JERRY E. SMITH, Circuit Judge:
Kenneth Arenson appeals the order of the district court granting a new trial in his civil rights suit. We hold that the order is an interlocutory one over which we have no jurisdiction and dismiss the appeal.
This is not the first time that these parties have appeared before us. See Arenson v. Southern Univ. Law Center, 911 F.2d 1124, (5th Cir. 1990), cert. denied, U.S. , 111 S. Ct. 1417, 113 L. Ed. 2d 470 (1991). Arenson, a white visiting assistant professor at predominantly black Southern University Law Center, was not appointed to a tenure track position in 1986. He sued the school, its chancellor, B.K. Agnihotri, and Professor Aaron Harris, the Chairman of its Tenure and Promotion Committee,1 under 42 U.S.C. §§ 1981 and 1983 and Title VII, 42 U.S.C. § 2000e et seq. In 1989, after the district court granted the university's motion for summary judgment on the basis of Eleventh Amendment immunity, a jury found for Arenson on his section 1981 and 1983 claims against Harris and Agnihotri, awarding him $65,000. SULC filed a motion for judgment notwithstanding the verdict (j.n.o.v.) or for a new trial. The district court entered a j.n.o.v. but did not rule on the motion for new trial.
On appeal, we reversed the j.n.o.v. After the Supreme Court denied certiorari, SULC requested that the district court rule on the motion for new trial. The district court granted the motion. Arenson then asked the previous Fifth Circuit panel to recall its mandate and order the district court to enter judgment on the verdict. After the panel declined to do so, Arenson filed this appeal.
An order granting a new trial is an interlocutory order, not a final judgment, and thus is generally not appealable under 28 U.S.C. § 1291. E.g., Wiggs v. Courshon, 485 F.2d 1281, 1282 (5th Cir.1973). Arenson argues, though, that we may review such an order where the appellant challenges not the wisdom of the district court's action, but the court's power to act. Phillips v. Negley, 117 U.S. 665, 6 S. Ct. 901, 29 L. Ed. 1013 (1886).
Arenson correctly argues that the district court erred under Fed.R.Civ.P. 50(c) in not making a conditional ruling on the motion for new trial when the motion was initially before the court. Because SULC did not bring this error to the court's attention, or to our attention when the case was originally before us, Arenson argues that SULC waived its right to gain a ruling on the motion after we reversed the district court's judgment. See, e.g., Atwood v. Union Carbide Corp., 847 F.2d 278, 280 (5th Cir.) (per curiam), reh'g granted in part on other grounds, 850 F.2d 1093 (5th Cir.1988) (per curiam), cert. denied, 489 U.S. 1079, 109 S. Ct. 1531, 103 L. Ed. 2d 836 (1989) (issues not raised are considered waived). Thus, according to Arenson, SULC waived its motion, and the district court had no jurisdiction to consider it.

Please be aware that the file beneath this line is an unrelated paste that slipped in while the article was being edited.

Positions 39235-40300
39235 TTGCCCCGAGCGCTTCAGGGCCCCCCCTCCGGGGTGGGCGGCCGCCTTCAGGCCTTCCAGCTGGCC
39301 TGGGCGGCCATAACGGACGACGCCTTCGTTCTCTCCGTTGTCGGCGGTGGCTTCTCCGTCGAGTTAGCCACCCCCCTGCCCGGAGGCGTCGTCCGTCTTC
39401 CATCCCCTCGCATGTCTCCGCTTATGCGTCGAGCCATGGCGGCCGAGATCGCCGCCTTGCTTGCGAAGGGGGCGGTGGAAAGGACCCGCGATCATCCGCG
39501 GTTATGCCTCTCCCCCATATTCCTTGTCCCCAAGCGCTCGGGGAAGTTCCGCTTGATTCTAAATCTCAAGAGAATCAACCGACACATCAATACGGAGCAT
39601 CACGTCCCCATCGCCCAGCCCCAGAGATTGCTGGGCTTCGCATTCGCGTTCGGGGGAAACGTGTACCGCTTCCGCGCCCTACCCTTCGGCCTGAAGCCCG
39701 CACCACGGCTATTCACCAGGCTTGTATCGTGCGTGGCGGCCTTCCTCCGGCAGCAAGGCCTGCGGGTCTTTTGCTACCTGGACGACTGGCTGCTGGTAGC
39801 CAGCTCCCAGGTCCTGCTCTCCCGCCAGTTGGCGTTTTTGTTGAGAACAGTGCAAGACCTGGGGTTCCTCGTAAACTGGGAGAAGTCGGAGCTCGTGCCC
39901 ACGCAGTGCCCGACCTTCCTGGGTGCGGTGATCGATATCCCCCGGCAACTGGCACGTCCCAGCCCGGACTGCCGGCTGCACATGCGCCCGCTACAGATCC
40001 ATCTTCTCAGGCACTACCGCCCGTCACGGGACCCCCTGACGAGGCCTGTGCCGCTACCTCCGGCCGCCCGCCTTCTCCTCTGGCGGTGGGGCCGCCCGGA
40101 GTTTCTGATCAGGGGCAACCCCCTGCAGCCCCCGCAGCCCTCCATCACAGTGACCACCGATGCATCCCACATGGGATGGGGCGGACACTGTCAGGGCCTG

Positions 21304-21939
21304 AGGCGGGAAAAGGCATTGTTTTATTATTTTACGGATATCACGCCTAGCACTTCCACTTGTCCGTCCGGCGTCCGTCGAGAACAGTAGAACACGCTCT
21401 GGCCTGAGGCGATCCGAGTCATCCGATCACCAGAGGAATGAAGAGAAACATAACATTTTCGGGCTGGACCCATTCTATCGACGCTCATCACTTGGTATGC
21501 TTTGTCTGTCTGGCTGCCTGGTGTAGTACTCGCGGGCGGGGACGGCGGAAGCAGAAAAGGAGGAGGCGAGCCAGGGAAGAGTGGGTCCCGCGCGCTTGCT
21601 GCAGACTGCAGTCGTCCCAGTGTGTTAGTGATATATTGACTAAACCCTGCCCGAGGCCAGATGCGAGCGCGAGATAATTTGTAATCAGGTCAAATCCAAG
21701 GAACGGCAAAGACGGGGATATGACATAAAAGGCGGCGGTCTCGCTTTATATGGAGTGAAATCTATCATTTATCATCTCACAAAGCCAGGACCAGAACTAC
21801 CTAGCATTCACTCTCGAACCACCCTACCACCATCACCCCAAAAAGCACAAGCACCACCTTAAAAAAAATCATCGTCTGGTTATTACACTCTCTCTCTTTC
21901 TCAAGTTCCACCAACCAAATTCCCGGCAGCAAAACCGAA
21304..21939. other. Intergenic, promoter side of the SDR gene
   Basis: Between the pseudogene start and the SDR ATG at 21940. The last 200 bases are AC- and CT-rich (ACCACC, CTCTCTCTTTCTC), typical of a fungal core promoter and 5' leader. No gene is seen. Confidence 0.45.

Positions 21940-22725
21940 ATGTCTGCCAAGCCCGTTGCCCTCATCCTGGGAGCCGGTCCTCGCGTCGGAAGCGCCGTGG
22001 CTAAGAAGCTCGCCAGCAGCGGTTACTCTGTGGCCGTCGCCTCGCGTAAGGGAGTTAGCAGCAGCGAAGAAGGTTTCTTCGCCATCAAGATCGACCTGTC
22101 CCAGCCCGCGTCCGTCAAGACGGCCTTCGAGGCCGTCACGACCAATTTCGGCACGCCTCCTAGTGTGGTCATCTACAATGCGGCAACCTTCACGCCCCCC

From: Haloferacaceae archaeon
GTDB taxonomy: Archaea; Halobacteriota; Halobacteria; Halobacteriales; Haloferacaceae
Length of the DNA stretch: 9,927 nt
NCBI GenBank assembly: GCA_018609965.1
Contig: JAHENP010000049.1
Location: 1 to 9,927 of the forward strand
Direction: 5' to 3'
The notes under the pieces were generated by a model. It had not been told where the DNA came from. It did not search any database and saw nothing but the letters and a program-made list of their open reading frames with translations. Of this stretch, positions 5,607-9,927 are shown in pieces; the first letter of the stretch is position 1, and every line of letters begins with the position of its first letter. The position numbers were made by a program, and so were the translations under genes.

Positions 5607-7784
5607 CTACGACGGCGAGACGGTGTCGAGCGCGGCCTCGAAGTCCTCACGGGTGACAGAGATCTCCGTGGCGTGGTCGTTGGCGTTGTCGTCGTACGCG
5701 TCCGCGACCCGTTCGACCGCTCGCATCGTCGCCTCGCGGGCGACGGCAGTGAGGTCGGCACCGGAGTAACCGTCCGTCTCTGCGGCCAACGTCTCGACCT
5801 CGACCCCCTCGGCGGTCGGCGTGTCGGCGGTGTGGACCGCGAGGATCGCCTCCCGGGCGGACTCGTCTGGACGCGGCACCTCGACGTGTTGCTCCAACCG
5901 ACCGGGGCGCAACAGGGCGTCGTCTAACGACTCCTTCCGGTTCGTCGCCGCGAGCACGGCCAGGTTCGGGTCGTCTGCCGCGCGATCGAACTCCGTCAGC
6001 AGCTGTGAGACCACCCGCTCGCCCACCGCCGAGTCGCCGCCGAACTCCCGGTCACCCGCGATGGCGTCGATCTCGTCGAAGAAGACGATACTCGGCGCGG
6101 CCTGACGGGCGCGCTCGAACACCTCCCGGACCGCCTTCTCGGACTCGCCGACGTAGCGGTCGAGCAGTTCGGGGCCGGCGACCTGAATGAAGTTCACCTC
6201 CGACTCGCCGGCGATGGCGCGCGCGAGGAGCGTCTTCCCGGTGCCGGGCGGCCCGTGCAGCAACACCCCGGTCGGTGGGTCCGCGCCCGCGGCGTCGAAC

We do not accept Arenson's argument. Although Phillips, 117 U.S. at 671-72, 6 S. Ct. at 903, does establish that an order granting a new trial is subject to appellate review where the jurisdiction of the court to grant the order is in question, the instant matter is not such a case.2 Although Arenson presents his argument as a jurisdictional one, it is not.
Several courts indeed have ruled that where a party neglects to reiterate a motion for new trial after a district court fails to rule on the motion when it grants j.n.o.v., the court of appeals may regard that motion as abandoned. See, e.g., Oberman v. Dun & Bradstreet, 507 F.2d 349, 353 (7th Cir.1974). Nevertheless, no court has held that such failure deprives a district court of jurisdiction. Waiver goes to the ability of a party to make a particular argument, not to jurisdiction. Although we express no opinion as to the merits of the arguments expressed before the district court, we conclude that that court had jurisdiction over the matter.
Although it was within our power to reverse the judgment of the district court and order entry of judgment for Arenson, thus effectively ruling on the motion for new trial, see, e.g., Oberman, 507 F.2d at 353, or to remand so that the district court could rule on the motion, we elected not to do so, as our mandate did no more than reverse the judgment. The district court regained jurisdiction over the case upon our issuance of the mandate. United States v. Dozier, 707 F.2d 862, 864 n. 2 (5th Cir.1983). Nothing in our prior opinion deprived the district court of jurisdiction or of the ability to decide matters not decided on appeal. Accordingly, the grant of the motion for new trial is interlocutory, and we are without jurisdiction until a final, appealable judgment has been entered.
1. We refer to the defendants collectively as SULC.
2. We note that the cases Arenson cites refer not to situations in which the court would have had jurisdiction, absent a party's waiver or abandonment of its argument, but to cases such as those in which the district court's jurisdiction had lapsed because of the passage of time under Fed.R.Civ.P. 59.